The Executive Committee would like to make clear that the decision to review the allegations brought by Martz, Parker, Wedel, and Taylor was made solely in response to their letters addressed to the SVP President, as per our stated procedures. Our decision to review the case was made before the Nature article was published or the correspondence had been posted to the internet; we did not review the case because of "b...  Read More

PRESS RELEASE - Animal Burrows in Antarctic Tell of a Much Warmer Past

Posted: July 7, 2008
Deerfield, IL (June 2008) - Today Antarctica is a harsh world. Devoid of trees and bushes, it is largely covered in snow and ice and battered by frigid winds. There are no land-based backboned animals that inhabit modern Antarctica – all of the penguins and seals that we imagine on the Antarctic ice are dependent on the sea. But this isolating Antarctic icebox is relatively new in geological terms, and new fossil fi...  Read More

Executive Committee's Final Statement Concerning Allegations From...

Posted: June 6, 2008
The Executive Committee's statement concerning allegations from Jeffery Martz (et al.) and William Parker of ethical violations by Spencer Lucas and colleagues, together with the Ethics Education Committee's recommendations for best practices in research, publication, and museum work.   SVP Executive Committee Response to Allegations from J. Martz, W. Parker, M. Taylor and M. Wedel against S. Lucas, A....  Read More

PRESS RELEASE - Giant Fossil Bats Out of Africa

Posted: May 8, 2008
CHICAGO, IL (March 2008) – When most of us think of Ancient Egypt, visions of pyramids and mummies fill our imaginations. For a team of paleontologists interested in fossil mammals, the Fayum district of Egypt summons an even older and equally impressive history that extends much further back in time than the Sphinx. In the latest issue of the Journal of Vertebrate Paleontology, these scientists report on the discovery o...  Read More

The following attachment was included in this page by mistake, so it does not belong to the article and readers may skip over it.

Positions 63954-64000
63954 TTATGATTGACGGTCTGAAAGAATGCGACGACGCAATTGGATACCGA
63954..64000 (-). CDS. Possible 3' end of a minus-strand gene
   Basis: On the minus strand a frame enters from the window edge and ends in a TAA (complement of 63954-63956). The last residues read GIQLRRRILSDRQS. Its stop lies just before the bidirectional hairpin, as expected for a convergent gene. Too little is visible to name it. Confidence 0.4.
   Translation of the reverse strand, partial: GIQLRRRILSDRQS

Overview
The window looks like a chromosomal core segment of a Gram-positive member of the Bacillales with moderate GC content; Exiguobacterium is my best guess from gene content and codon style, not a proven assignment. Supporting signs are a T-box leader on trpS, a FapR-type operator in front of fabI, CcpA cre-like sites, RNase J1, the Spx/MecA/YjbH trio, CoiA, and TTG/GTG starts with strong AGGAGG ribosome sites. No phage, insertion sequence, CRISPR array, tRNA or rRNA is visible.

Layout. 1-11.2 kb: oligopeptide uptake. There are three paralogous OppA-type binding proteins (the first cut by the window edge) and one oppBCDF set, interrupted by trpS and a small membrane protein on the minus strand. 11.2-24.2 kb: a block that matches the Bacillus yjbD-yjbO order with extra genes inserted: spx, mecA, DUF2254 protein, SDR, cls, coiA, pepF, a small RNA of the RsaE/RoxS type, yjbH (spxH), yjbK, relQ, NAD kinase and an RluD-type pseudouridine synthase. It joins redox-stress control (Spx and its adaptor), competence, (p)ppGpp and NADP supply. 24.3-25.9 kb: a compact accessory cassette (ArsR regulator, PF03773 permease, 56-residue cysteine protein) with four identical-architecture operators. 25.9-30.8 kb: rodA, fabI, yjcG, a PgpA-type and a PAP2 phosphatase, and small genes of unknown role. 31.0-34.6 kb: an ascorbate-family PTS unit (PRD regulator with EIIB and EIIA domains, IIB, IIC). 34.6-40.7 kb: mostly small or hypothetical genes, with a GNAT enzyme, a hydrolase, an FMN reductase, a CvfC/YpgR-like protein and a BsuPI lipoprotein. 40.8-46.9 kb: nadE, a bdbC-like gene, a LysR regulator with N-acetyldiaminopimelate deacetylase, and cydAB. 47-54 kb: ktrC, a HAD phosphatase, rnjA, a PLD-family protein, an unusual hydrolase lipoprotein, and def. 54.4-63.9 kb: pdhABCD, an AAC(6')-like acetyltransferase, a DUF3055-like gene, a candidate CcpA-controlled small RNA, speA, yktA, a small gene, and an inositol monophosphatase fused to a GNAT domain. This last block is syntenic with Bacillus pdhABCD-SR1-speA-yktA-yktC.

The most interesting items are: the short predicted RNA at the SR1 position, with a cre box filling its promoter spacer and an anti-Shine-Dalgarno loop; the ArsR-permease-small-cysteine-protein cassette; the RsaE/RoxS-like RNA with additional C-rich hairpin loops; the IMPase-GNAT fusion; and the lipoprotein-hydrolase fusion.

Statement from the Executive Committee regarding allegations against Spencer Lucas

Posted: April 1, 2008
Allegations against Dr. Spencer Lucas and three coauthors (Dr. Adrian Hunt, Mr. Justin Spielmann and Dr. Andrew Heckert) have been aired in a recent commentary in Nature as well as via a number of Web sites and e-mail exchanges. We take such matters seriously and we have a process for evaluating such allegations through the SVP Ethics Education Committee. This committee is following its stated process, which is intended to be fair...  Read More

PRESS RELEASE - Heads Up in the Triassic!

Posted: February 11, 2008
DEERFIELD, IL (December 2008) When you take a bite out of a hamburger or chomp down on a piece of gum, you share this function of the lower jaw with the vast majority of animals. But not all: for some animals, lifting the head rather than dropping the jaw is a good idea. This bizarre reversal of how feeding occurs was achieved in 210-million-year-old amphibians, as described in the December 2008 issue of the Journal of Vertebr...  Read More

Future Research Directions in Paleontology—a stimulus for new research funding from the U.S. National Science Foundation

Posted: January 31, 2008
  The report posted below is about paleobiological research opportunities that might garner new research funds from the U.S. National Science Foundation (NSF). I encourage you to read it carefully. The proposed ideas and new programs result from several community-wide discussions held during 2005 and 2006 by invertebrate paleontologists, vertebrate paleontologists and paleobotanists at our annual meetings, culminating i...  Read More

PRESS RELEASE - New fossil armored mammal from the high peaks of Chile

Posted: January 22, 2008
CHICAGO, IL (December, 2007) – The only reason that most people ascend to 14,000 feet is to go skiing. For a group of U. S. and Chilean scientists, however, such altitudes are ideal fossil-hunting terrain. In fact, over the past 10 years their explorations have taken them to one of the highest elevation vertebrate fossil sites in the world. The localities near Salar de Surire in northern Chile have yielded seve...  Read More

PRESS RELEASE - Wann Langston Receives Vertebrate Paleontology’s Highest Award

Posted: January 18, 2008
Chicago (November 2007) -- Dr. Wann Langston, Professor Emeritus in the Department of Geological Sciences at the University of Texas at Austin, is the 20th recipient of the Society of Vertebrate Paleontology’s highest honor – the A. S. Romer-G. G. Simpson Medal. The Society of Vertebrate Paleontology, which was founded in 1940 by thirty-four paleontologists, now has over 2,000 members representing an inte...  Read More

PRESS RELEASE - Who Went There? Matching Fossil Tracks with Their Makers

Posted: November 15, 2007
CHICAGO, IL (June 16, 2007) –  Fossilized footprints are relatively common, but figuring out exactly which ancient creature made particular tracks has been a mystery that has long stumped paleontologists.   In the latest issue of the Journal of Vertebrate Paleontology, a team of researchers overcome this dilemma for the first time, and link a fossil trackway to a well-known fossil animal. Sebastian V...  Read More